If you have pooling issues with ADO.NET (leaking connections, pool size exceeded, etc...) one way to slice and dice these with SQL 2005 is to use the SQL 2005 system DMVs.

 

You can locate leaked connections like so:

 

select 
session_id, 
datediff(s,last_read,getdate()) as SecondsSinceLastRead,
datediff(s,last_write,getdate()) as SecondsSinceLastWrite,
(select text from sys.dm_exec_sql_text(dec.most_recent_sql_handle)) as LastSqlStatment
from sys.dm_exec_connections dec

 

The idea being if the connection is properly pooled then last_read and last_write should always be active.  Leaked connections will go into garbage collector and sit there for a while still open but not reading and writing.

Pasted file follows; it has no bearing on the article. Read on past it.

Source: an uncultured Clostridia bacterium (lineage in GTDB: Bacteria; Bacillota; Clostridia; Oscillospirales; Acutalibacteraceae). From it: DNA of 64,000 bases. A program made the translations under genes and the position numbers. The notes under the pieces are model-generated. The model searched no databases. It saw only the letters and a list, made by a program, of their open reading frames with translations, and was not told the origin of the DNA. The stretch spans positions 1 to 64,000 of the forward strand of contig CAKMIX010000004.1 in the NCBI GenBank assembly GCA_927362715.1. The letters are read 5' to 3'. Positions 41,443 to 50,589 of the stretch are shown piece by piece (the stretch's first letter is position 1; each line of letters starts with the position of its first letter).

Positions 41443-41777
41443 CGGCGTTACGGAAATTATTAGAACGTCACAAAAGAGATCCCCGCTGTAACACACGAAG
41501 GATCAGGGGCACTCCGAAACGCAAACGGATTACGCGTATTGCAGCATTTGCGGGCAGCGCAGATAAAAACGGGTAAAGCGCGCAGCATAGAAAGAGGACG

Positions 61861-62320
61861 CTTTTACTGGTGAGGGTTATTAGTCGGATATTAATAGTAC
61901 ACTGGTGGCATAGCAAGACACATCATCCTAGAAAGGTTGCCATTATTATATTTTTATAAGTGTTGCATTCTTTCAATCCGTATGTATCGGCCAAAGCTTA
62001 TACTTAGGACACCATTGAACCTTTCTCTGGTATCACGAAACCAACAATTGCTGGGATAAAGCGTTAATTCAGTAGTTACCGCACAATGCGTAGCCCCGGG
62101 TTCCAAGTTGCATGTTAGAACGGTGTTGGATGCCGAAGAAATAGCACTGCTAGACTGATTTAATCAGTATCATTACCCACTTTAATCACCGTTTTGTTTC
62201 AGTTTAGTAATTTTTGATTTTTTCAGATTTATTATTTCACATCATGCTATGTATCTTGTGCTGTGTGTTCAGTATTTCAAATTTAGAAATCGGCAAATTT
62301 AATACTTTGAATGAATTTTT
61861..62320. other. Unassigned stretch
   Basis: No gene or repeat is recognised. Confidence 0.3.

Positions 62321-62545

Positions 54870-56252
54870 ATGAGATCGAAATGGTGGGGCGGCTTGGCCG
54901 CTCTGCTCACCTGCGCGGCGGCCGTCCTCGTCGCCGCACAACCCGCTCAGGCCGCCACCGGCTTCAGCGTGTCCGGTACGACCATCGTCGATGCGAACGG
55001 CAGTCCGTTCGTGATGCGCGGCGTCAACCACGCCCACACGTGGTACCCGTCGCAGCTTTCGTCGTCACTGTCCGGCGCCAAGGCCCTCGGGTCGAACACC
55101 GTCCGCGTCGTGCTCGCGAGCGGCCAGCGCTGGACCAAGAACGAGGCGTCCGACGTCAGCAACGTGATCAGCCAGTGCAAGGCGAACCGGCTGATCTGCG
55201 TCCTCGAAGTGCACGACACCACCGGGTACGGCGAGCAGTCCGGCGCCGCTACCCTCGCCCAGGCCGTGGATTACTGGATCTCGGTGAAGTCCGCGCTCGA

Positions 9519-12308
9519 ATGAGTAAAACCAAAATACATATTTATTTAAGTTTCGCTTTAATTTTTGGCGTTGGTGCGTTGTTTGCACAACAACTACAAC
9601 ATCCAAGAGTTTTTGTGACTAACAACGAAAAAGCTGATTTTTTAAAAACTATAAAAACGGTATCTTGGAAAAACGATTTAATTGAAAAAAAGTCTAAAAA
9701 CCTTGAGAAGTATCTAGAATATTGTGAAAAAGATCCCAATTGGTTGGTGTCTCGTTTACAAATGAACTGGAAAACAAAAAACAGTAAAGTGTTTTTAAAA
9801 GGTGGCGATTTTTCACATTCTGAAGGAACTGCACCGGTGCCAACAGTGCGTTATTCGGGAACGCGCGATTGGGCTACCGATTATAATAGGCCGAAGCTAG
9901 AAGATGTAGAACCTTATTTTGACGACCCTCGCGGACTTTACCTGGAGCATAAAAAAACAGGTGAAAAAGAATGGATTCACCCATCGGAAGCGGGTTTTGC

Next suppose you find leaked ones, how can you correlate these with client code?  Here is one way:

select 
session_id as Spid, 
(select login_name from sys.dm_exec_sessions where session_id=dec.session_id) as UserName,
datediff(s,last_read,getdate()) as SecondsSinceLastRead,
datediff(s,last_write,getdate()) as SecondsSinceLastWrite,
text as LastSqlStatment
from sys.dm_exec_connections dec
cross apply sys.dm_exec_sql_text(dec.most_recent_sql_handle)

 

This will dump out each SPID and also the last TSQL statement to run on the SPID.  Then search your source code for the TSQL to locate which part of your code leaked the connection.  Not a perfect solution but should get you pretty close.

 

Suppose you are really stumped and cannot correlate the TSQL.   You can get a full memory dump of the client process (I'm assuming like an ASP.NET application here) and then dig through this using the sos debugger extension.  I'll post on this later.